We catch up with T.O.’s bold­est bu­reau­crat, Jen­nifer Keesmaat, the city’s chief planner, for a frank dis­cus­sion on hous­ing and tran­sit

Chief planner Jen­nifer Keesmaat is not with­out her crit­ics, but her push to man­date af­ford­able hous­ing units in res­i­den­tial projects could spillover to the 905

Richmond Hill Post - - Table of Contents - by Jon Sufrin

Toronto’s chief city planner Jen­nifer Keesmaat is shak­ing things up at city hall. She has called for the re­moval of the Gar­diner Expressway’s east­ern por­tion — in di­rect de­fi­ance of the mayor — and she is push­ing for a walk­a­ble, bik­able city with in­te­grated tran­sit. Now, the prov­ince is set to green-light a cause she has long cham­pi­oned: in­clu­sion­ary zon­ing, which would man­date af­ford­able hous­ing in new res­i­den­tial projects. We caught up with her to talk about hous­ing, tran­sit and win­ter cy­cling. The me­dia de­scribes you as a “trou­ble­maker,” “loud­mouth,” “out­spo­ken.” Why are peo­ple sur­prised that you have opin­ions? You tell me. I think it’s the me­dia creat­ing some al­lure. Is the chief city planner some­one who is tra­di­tion­ally not out­spo­ken? I’ve ap­proached the role in this way be­cause I be­lieve that a city of this scale needs to have a ro­bust pub­lic di­a­logue about change. And I think that is quite com­mon in large cities, but maybe it’s new to Toronto.

If it were a man in the po­si­tion, it’s doubt­ful there would be an em­pha­sis on the fact that he had opin­ions.

Peo­ple have said about me, “She’s en­ti­tled to her opinion.” What’s that about? It’s a pro­fes­sional opinion. I couldn’t imag­ine that be­ing said about one of my male coun­ter­parts. It did feel like there was some­thing some­what gen­dered about that. How will in­clu­sion­ary zon­ing look in ef­fect? Will we see af­ford­able hous­ing in all ar­eas? That is the in­ten­tion, that all new projects over a cer­tain thresh­old would be re­quired to pro­vide a per­cent­age of af­ford­able hous­ing. It seems that could be an is­sue for those who don’t want that kind of hous­ing in their neigh­bour­hood. It ab­so­lutely could. But in most in­stances where we have af­ford­able hous­ing in Toronto, it hasn’t re­ally been a prob­lem. It’s im­por­tant to dif­fer­en­ti­ate this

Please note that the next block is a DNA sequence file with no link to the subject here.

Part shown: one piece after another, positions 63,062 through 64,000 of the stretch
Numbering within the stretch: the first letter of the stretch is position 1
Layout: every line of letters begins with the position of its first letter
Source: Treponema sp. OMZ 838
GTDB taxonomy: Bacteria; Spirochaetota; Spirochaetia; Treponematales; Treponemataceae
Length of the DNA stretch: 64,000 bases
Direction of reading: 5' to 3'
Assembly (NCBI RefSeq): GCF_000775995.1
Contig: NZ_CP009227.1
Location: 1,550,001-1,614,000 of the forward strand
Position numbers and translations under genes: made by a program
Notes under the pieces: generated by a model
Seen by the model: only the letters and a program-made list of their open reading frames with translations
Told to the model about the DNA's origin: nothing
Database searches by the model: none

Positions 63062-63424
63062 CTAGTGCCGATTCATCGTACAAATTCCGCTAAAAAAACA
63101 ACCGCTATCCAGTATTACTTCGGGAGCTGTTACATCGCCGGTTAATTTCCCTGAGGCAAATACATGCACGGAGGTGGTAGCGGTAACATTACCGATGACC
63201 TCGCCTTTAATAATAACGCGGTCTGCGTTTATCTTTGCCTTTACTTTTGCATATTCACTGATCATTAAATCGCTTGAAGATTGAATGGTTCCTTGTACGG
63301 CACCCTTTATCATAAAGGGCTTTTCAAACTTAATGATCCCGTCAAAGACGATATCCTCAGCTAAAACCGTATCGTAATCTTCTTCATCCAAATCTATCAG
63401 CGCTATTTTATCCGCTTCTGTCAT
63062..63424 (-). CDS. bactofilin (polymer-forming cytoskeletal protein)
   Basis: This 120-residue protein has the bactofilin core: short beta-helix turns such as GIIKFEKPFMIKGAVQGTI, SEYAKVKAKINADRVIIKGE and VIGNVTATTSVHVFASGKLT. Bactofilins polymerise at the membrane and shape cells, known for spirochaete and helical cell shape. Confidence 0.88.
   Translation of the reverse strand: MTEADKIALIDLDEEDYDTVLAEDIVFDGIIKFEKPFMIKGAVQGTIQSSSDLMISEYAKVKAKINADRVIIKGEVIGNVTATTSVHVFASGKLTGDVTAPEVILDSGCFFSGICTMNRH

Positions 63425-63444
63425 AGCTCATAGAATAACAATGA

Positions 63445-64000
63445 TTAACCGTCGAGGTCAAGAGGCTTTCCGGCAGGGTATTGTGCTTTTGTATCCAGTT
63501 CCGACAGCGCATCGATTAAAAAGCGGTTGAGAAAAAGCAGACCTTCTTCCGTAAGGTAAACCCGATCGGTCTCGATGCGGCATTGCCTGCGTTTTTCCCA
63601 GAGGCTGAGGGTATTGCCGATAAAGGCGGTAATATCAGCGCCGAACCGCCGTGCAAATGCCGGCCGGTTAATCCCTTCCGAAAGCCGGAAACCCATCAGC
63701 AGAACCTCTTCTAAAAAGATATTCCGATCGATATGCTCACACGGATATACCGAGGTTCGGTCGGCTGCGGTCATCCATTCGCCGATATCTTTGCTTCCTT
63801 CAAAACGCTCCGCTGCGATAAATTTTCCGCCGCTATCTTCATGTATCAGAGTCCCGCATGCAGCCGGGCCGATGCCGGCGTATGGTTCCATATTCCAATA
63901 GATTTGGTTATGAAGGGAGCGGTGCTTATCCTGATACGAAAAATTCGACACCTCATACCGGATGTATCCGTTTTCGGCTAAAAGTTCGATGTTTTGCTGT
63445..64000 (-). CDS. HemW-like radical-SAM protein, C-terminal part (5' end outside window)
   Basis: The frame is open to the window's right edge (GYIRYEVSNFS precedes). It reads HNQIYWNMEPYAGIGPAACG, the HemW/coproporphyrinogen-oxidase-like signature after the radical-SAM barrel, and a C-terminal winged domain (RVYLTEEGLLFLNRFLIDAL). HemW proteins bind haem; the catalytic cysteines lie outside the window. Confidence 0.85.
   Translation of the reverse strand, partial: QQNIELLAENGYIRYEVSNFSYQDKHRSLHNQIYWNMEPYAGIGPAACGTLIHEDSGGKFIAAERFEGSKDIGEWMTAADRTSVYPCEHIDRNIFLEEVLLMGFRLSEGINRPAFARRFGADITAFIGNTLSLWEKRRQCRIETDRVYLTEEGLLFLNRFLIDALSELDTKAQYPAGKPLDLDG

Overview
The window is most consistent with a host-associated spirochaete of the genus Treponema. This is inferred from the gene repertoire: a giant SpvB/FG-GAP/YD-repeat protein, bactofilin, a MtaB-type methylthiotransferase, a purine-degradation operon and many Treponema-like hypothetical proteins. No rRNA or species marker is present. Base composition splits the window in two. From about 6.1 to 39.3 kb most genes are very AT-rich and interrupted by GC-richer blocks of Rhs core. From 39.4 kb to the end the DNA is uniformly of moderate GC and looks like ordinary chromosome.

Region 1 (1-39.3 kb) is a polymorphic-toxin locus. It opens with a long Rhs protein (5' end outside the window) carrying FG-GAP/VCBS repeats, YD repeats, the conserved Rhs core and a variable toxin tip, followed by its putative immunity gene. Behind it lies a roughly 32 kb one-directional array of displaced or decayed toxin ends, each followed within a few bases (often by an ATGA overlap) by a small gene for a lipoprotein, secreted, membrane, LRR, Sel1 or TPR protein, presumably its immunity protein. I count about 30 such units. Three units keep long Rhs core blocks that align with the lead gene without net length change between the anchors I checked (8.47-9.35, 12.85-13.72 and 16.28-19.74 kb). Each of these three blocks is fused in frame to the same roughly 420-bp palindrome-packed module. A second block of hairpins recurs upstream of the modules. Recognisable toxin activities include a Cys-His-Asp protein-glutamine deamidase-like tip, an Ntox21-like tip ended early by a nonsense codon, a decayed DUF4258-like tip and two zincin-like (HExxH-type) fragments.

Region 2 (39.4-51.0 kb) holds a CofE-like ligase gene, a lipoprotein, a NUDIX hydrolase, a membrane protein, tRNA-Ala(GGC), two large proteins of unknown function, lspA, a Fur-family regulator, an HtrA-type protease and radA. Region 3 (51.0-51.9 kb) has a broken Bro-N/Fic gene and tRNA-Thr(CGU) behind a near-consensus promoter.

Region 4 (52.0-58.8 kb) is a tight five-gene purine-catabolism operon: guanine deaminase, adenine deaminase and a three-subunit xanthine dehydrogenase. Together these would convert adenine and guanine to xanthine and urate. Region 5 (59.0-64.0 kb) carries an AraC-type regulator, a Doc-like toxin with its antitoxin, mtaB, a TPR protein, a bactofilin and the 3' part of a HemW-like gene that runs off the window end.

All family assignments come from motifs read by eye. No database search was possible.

from so­cial hous­ing, which is not what we’re talk­ing about. Why is it im­por­tant to have af­ford­able hous­ing spread across the city? You need a di­ver­sity of em­ploy­ment types in any city. You need teach­ers and nurses, for ex­am­ple, and those pro­fes­sion­als are be­ing pushed out of the fab­ric of the city. It’s very dif­fi­cult to af­ford a home on a

teacher’s salary. Let’s talk tran­sit. The city has been flip-flop­ping on a plan for decades. How close are we to see­ing some­thing that will ac­tu­ally stick? I think we’re re­ally close. We’ve been shift­ing the di­a­logue away from ad­vanc­ing one project at a time, which tends to hap­pen in a politi­cized con­text. We are look­ing at how we can add a va­ri­ety of in­fra­struc­ture im­prove­ments: bus rapid tran­sit, LRT and sub­ways, where sub­ways make sense. That’s very dif­fer­ent be­cause in the last ad­min­is­tra­tion it was al­ways a very po­lar­ized dis­cus­sion. We’re now hav­ing an ev­i­dence-based con­ver­sa­tion. How dif­fi­cult is it to plan cy­cling in­fra­struc­ture in light of Toronto’s win­ter? It’s funny that you ask that af­ter the win­ter we just had. We had one of the long­est cy­cling sea­sons — nine months. Nine out of 12 ain’t bad. This win­ter is prob­a­bly more the norm than the anom­aly.

Do you cy­cle dur­ing the win­ter?

I don’t. Part of that is be­cause my route to city hall does not have a cy­cling lane. I also can’t get my head around hav­ing to put on that much gear.

A re­cent Globe and Mail ar­ti­cle called for an end to down­town street park­ing. What do you make of that idea? I think it’s prob­a­bly too soon for that, but I don’t think it’s too far off. When you get to cer­tain vol­umes of pedes­tri­ans, and you start to in­crease tran­sit ac­cess, it be­comes very un­de­sir­able to drive down­town. Just think of Lon­don or Paris or New York. You’re crazy to drive your car in those cities.

Newspapers in English

Newspapers from Canada

© PressReader. All rights reserved.